BY: SAVANNAH ESTRIDGE
It is estimated that around 150,000 women in South Africa are involved in prostitution, although some estimates put this figure much higher. The vast majority of those who are involved in prostitution are doing so out of a lack of viable options to support themselves, rather than by choice. Certain characteristics, including gender, race, ethnicity, class, socioeconomic status, lack of education and experience of abuse as children, make individuals more susceptible to exploitation through the sale of sex.
The South African government has been researching possible options for legislation covering prostitution for over two decades. In May of 2017, the Minister of Justice published the South African Law Reform Committee’s (SALRC) report on project 107 – Adult prostitution. This report has provided two options for the upcoming bill: full criminalization or partial decriminalization of prostitution. Full criminalization of prostitution criminalizes anyone involved in prostitution (those who sell sex, those who purchase it, and benefiting third parties such as pimps and brothel owners). Full criminalization would provide diversion programs for those involved in the sale of sex. These diversion programs require culprits to admit to committing a crime and go through special programs instead of spending time in jail. Partial decriminalization, also known as the Equality Law in South Africa, views prostitution as a form of gender based violence (GBV) and would only criminalize those who exploit others through prostitution: buyers and third parties such as pimps and brothel owners. It targets the demand for the sale of sex, rather than the women who are victims of GBV while selling it. This method is believed to reduce rates of sex trafficking by creating an undesirable environment into which to traffic victims. The equality model also creates resources for individuals to exit prostitution, such as health care, legal representation, skills training, finding housing, etc.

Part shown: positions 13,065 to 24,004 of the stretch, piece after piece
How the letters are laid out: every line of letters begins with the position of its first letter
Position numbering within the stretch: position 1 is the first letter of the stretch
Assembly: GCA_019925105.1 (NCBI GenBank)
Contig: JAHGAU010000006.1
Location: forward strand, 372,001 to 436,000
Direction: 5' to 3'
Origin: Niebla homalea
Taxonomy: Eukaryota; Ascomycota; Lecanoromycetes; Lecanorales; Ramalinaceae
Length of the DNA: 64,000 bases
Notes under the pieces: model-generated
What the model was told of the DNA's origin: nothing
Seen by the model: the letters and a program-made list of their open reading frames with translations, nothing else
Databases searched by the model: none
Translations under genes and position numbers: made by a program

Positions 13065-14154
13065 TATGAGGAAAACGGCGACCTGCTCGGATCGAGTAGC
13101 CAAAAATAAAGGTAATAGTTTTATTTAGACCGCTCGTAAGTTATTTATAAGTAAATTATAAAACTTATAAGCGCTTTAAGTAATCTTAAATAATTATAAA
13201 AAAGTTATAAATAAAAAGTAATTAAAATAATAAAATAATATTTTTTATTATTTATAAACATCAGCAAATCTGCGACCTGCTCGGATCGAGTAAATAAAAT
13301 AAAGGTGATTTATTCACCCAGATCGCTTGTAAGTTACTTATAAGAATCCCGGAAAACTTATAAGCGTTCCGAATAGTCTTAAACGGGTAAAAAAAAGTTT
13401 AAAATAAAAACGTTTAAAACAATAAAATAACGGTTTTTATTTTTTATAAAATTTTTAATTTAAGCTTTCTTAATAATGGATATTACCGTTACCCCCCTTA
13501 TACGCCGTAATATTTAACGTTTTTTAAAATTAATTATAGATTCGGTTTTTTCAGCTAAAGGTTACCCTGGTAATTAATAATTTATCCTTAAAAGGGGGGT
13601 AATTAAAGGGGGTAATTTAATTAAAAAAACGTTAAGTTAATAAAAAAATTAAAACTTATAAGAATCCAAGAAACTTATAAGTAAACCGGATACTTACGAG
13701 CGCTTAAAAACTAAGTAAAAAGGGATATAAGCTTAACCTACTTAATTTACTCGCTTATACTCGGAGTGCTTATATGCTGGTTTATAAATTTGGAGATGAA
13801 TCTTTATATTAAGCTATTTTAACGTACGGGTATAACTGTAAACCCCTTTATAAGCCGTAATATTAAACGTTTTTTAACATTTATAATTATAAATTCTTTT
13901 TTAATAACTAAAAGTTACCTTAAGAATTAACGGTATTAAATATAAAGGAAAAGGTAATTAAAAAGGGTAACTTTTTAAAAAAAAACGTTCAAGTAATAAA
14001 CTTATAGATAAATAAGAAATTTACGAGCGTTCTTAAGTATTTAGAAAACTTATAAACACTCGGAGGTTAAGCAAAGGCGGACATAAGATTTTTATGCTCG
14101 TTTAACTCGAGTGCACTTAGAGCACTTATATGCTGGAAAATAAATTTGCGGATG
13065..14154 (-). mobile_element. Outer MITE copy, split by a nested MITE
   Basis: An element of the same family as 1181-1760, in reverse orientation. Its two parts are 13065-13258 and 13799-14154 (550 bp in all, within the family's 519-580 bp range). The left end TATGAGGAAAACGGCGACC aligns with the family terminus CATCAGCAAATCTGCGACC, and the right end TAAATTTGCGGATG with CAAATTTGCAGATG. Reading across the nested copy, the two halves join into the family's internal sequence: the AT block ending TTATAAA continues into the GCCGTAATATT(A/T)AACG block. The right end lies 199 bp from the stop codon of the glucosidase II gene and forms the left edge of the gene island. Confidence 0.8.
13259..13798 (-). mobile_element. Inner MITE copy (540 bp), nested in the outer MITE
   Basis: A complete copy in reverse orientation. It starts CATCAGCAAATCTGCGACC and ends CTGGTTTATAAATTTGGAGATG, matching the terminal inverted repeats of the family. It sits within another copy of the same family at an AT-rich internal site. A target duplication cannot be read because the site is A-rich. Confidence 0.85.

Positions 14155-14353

The Equality Law has been implemented in multiple countries around Europe. While this model is most well known for being successfully implemented in Nordic countries (the first to adopt the law was Sweden in 1999), it has been adopted by other countries as well, some of the most recent being France, Ireland, and Israel. If South Africa adopts the equality law, it will be the first country in Africa to do so. Currently South Africa’s laws regarding the sale of sex involve full criminalization of buyers and sellers.
Prostituted victims are frequently exposed to physical, emotional, and sexual violence, which can be extremely traumatic and lead to emotional and physical health problems as well as death. It is common for prostituted victims to experience rape by customers. The murder rate of women in prostitution is significantly higher than that of the general population.
The damaging effects to prostituted victim’s emotional health can be severe. A study published title Prostitution and Trafficking in Nine Countries: An Update on Violence and Posttraumatic Stress disorder, found that “prostitution was multitraumatic: 71% were physically assaulted in prostitution; 63% were raped; 89% of these respondents wanted to escape prostitution, but did not have other options for survival.”